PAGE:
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Consumption asymmetry and the stock market: New evidence through a threshold adjustment model

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  • Nicholas Apergis

    (University of Macedonia, Greece)

  • Stephen M. Miller

    (University of Connecticut and University of Nevada, Las Vegas)

Abstract

This paper investigates whether stock market wealth affects real consumption asymmetrically through a threshold adjustment model. The empirical findings for the US show that wealth produces an asymmetric effect on real consumption, with negative 'news' affecting consumption less than positive 'news.' Thus, policy makers may want to focus more attention on preventing asset 'bubbles' than on responding to negative asset shocks.

Suggested Citation

  • Nicholas Apergis & Stephen M. Miller, 2005. "Consumption asymmetry and the stock market: New evidence through a threshold adjustment model," Working papers 2005-08, University of Connecticut, Department of Economics.
  • Handle: RePEc:uct:uconnp:2005-08 Note: The authors express special thanks to Angelos Antzoulatos and Plutarchos Sakellaris for their comments on an earlier draft of this paper and to Giannis Litsios, a charismatic doctorate candidate, for his valuable assistance with the software used in this work. Needless to say, the usual disclaimer applies.
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    References listed on IDEAS

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    Citations

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    Cited by:

    1. Gupta, Rangan & Modise, Mampho P., 2013. "Macroeconomic Variables and South African Stock Return Predictability," Economic Modelling, Elsevier, vol. 30(C), pages 612-622.
    2. Robert-Paul Berben & Kerstin Bernoth & Mauro Mastrogiacomo, 2007. "Households' response to wealth changes: do gins or losses make a difference?," IFC Bulletins chapters,in: Bank for International Settlements (ed.), Proceedings of the IFC Conference on "Measuring the financial position of the household sector", Basel, 30-31 August 2006 - Volume 1, volume 25, pages 145-160 Bank for International Settlements.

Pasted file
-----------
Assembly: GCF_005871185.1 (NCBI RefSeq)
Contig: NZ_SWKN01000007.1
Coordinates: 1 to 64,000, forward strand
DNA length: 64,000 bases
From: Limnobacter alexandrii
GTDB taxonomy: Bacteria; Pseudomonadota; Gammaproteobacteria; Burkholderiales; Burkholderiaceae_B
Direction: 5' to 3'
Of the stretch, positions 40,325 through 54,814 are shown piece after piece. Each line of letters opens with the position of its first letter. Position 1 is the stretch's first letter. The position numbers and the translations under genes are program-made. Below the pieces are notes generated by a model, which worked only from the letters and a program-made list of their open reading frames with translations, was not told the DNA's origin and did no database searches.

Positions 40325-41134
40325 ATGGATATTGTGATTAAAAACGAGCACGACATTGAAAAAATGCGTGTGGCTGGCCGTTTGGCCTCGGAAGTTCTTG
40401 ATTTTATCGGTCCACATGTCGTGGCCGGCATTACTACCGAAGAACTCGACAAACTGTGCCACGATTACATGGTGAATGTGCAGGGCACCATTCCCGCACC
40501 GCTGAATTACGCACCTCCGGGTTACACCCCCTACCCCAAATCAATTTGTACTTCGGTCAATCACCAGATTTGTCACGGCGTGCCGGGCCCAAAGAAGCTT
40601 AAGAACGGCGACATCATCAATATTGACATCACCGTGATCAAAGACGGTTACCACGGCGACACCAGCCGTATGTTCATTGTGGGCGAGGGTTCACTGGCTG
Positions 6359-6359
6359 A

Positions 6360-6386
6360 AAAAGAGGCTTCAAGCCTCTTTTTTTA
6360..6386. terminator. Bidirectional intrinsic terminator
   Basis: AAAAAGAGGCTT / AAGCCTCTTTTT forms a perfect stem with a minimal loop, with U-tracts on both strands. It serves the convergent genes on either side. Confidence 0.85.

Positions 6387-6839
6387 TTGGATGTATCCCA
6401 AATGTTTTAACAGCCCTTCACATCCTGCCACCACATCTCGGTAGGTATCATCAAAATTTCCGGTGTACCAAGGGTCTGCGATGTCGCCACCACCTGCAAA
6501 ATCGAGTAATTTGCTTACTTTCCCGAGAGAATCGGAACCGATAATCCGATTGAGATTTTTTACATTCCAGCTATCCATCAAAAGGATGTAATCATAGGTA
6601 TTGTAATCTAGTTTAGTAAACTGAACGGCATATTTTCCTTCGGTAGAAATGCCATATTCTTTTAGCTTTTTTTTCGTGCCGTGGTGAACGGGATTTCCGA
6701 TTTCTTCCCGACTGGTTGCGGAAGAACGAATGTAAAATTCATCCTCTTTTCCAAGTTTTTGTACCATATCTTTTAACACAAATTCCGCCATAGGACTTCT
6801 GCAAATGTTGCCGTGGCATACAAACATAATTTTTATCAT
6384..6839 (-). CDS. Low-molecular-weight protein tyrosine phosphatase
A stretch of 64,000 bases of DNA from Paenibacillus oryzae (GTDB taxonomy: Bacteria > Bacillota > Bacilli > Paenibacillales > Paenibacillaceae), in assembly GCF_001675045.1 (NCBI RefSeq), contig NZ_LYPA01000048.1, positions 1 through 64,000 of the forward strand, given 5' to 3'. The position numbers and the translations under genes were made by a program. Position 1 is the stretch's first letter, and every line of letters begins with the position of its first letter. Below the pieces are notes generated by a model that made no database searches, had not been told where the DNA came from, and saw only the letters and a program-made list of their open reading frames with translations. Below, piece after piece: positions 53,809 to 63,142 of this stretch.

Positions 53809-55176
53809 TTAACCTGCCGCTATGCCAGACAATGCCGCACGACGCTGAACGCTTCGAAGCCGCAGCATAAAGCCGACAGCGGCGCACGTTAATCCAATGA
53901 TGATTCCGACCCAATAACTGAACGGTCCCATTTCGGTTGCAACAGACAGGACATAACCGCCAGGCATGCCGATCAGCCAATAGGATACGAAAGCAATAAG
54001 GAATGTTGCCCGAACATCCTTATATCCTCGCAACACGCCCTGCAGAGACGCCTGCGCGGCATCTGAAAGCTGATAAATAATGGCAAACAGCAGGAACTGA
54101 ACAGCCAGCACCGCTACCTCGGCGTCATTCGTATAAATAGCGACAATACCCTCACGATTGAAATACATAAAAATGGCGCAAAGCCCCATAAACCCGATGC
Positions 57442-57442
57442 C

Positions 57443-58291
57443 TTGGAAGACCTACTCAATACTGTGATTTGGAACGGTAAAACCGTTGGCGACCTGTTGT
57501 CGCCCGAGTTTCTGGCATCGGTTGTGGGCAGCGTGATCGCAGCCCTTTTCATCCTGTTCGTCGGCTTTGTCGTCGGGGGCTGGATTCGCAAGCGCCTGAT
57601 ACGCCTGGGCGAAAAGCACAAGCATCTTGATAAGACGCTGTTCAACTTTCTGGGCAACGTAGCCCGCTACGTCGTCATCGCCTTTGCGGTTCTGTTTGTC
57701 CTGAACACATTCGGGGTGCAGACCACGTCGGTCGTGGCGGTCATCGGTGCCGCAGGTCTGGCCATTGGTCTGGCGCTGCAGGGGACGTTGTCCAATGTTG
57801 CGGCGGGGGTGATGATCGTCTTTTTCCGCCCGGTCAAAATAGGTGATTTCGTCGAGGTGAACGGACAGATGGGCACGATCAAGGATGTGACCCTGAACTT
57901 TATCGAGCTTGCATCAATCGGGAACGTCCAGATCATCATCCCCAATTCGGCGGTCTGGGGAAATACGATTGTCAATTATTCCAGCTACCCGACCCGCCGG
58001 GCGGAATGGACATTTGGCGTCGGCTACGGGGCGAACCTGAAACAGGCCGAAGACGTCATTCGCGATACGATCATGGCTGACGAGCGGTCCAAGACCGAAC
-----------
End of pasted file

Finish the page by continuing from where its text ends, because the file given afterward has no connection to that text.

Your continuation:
3. Rangan Gupta & Mampho P. Modise, 2012. "Valuation Ratios and Stock Return Predictability in South Africa: Is It There?," Emerging Markets Finance and Trade, Taylor & Francis Journals, vol. 48(1), pages 70-82, January.
    4. Goodness C. Aye & Rangan Gupta & Mampho P. Modise, 2015. "Do Stock Prices Impact Consumption and Interest Rate in South Africa? Evidence from a Time-varying Vector Autoregressive Model," Journal of Emerging Market Finance, Institute for Financial Management and Research, vol. 14(2), pages 176-196, August.
    5. Rangan Gupta & Mampho P. Modise, 2012. "Valuation Ratios and Stock Return Predictability in South Africa: Is It There?," Emerging Markets Finance and Trade, M.E. Sharpe, Inc., vol. 48(1), pages 70-82, January.
    6. Gupta, Rangan & Modise, Mampho P., 2012. "South African stock return predictability in the context data mining: The role of financial variables and international stock returns," Economic Modelling, Elsevier, vol. 29(3), pages 908-916.
    7. Till van Treeck, 2008. "Asymmetric income and wealth effects in a non-linear error correction model of US consumer spending," IMK Working Paper 06-2008, IMK at the Hans Boeckler Foundation, Macroeconomic Policy Institute.

    More about this item

    Keywords

    Consumption; Stock market; Wealth effect; Asymmetry;

    JEL classification:

    • E21 - Macroeconomics and Monetary Economics - - Consumption, Saving, Production, Employment, and Investment - - - Consumption; Saving; Wealth
    • E44 - Macroeconomics and Monetary Economics - - Money and Interest Rates - - - Financial Markets and the Macroeconomy

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